I look out at you 40 kids and am absolutely amazed.  I was lucky enough to have my father for 24 years of my life.  He has given me the tools to succeed in life.  He taught me how to be a man, how to respect people, and how to be kind.  While I was fortunate enough to have my dad to teach me and to mold me into the man I am, many of you don’t have that figure in you’re life to teach you.  Yet so many of you have those tools, you are so kind, respectful, and amazing,  I commend each and everyone of you.  I wanted to come to camp and teach kids how to better themselves but I think the opposite has unfolded.  You guys taught me about myself.  You have taught me how to open up, how to be a better person, and how to open back my heart to love again.  While no one can take the place of my dad I have found ways to use that part of my heart again and that void is filled by all of you. =

I was having a conversation this week about the power of helping others.  While I am going through my own grief, I have been able to manage that and help my campers with their grief.  For me that has been the best medicine and the best coping strategy .  Taking the pain away from others and helping bring just one smile to a camper’s face is helps me cope and is helping me heal.  I can’t even begin to count how many times I have heard or I have said “ That’s why we come to camp”  It are those smiles, those laughs, those tears that make this all worth it. 

Often times I don’t like talking about my father’s death.  It is uncomfortable people don’t get it.  I have a found a safe place here where people do get it.  A place where I can talk about things, a place where I can cry and have 50 other people picking me up and comforting me.  I think the KenEx magic is real.  As soon as you enter this place, nothing else matters.  Religion, race, background all go out the window and we stand here connected.  We are all connected by a loss, a loss none of us wish we had.  However, this loss has brought us here, this loss has connected every single one of us.  And for that I am thankful for. 

I couldn’t have asked for a better week with better kids.  I am just so amazed by how awesome all of you are.  I have learned so much about all of you.  Your willingness to talk and share is a gift I encourage all of you to keep.  In doing so I have learbed more about myself I could have ever imagined.  My family’s mantra is you have two options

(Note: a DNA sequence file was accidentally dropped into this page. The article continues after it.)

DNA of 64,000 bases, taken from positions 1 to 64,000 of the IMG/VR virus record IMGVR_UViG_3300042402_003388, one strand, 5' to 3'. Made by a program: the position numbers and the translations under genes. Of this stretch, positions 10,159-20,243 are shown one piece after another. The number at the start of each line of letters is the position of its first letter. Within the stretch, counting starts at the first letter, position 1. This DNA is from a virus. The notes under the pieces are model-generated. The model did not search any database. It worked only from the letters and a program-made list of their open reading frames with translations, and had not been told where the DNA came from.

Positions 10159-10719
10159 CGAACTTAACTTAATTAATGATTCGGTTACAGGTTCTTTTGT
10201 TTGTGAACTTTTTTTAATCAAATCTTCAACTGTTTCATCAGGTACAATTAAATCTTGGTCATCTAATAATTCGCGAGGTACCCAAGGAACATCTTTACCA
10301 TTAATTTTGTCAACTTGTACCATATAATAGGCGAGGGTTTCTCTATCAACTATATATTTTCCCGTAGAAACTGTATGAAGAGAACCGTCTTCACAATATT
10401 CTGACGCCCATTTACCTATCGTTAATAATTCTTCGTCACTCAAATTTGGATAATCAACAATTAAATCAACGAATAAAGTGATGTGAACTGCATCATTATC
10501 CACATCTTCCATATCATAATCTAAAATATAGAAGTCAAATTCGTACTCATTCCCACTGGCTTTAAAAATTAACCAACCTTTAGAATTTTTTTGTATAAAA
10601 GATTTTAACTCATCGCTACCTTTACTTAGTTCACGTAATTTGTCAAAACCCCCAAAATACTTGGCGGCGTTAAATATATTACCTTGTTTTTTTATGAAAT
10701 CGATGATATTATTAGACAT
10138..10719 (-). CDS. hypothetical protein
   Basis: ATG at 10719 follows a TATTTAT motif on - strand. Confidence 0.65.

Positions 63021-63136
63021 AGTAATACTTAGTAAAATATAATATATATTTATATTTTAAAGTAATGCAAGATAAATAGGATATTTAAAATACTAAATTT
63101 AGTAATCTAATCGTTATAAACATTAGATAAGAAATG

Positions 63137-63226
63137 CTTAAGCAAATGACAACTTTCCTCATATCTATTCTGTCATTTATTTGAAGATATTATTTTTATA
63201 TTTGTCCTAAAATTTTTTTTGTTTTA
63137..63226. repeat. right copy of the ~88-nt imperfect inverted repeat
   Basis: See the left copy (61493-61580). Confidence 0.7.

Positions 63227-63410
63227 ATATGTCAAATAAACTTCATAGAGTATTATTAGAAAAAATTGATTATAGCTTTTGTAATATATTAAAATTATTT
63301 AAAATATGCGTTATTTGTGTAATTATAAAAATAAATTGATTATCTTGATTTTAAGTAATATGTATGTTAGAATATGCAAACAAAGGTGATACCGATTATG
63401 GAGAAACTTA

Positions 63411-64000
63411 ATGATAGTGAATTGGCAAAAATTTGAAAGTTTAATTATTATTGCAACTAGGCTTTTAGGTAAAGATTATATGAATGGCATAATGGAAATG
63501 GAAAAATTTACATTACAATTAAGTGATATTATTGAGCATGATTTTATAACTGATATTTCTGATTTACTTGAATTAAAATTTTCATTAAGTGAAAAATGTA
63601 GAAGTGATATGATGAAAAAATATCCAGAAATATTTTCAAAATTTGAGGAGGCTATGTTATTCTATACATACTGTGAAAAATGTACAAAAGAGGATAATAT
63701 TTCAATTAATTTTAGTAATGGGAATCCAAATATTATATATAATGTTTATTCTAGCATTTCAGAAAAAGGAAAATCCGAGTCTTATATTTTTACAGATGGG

1)    Curl up in a ball and let the situation win

2)    Get up everyday live life to the fullest and live the way dad would have lived

You guys have all picked option number 2.  For that I am proud.  If each of you can live life to the fullest (wish you have all have this week) then so can I.  Thank you for giving me the strength I have been yearning for since my dad has died.  With darkness comes light.  Thank you for everyone who has made this camp possible. 


Alex's Letter to His Dad

“I like to release my emotions sometimes when I feel down about my dad. When I write to him, it’s like I can still connect with him; like he’s still there." 

Dear Dad,

It’s been almost 16 years since you passed away. I know you’re in a better place, and I know you’re watching, but I still miss you. I miss you a lot.

It’s hard for me to think about the past and what happened that day, but it’s also hard for me to think about the future: the future you’ll never see. You’ll never see my first varsity basketball game, my graduation, or even my wedding. I didn’t just lose you when you passed away, I lost my best friend: someone I was going to share my life’s experiences with.

I lost, but in a weird way, I gained. Brothers, friends, and a great lifetime experience all in the form of the Manitou Experience.

Manitou Experience is an all boys camp I’ve attended for four years that is for young boys that lost a close relative: like me losing you. It’s undoubtedly the best five days of my life because I can go there, and worry about nothing else. I’ve grown and matured with my brothers – my brothers I love. From the people, to the counselors, to the atmosphere, it’s magical.

In the end, I love you dad, but I gained much more. Manitou is the greatest place in the world, and I look forward to it every year. I’m in good hands, as I hope you are too. I hope heaven’s treating you well.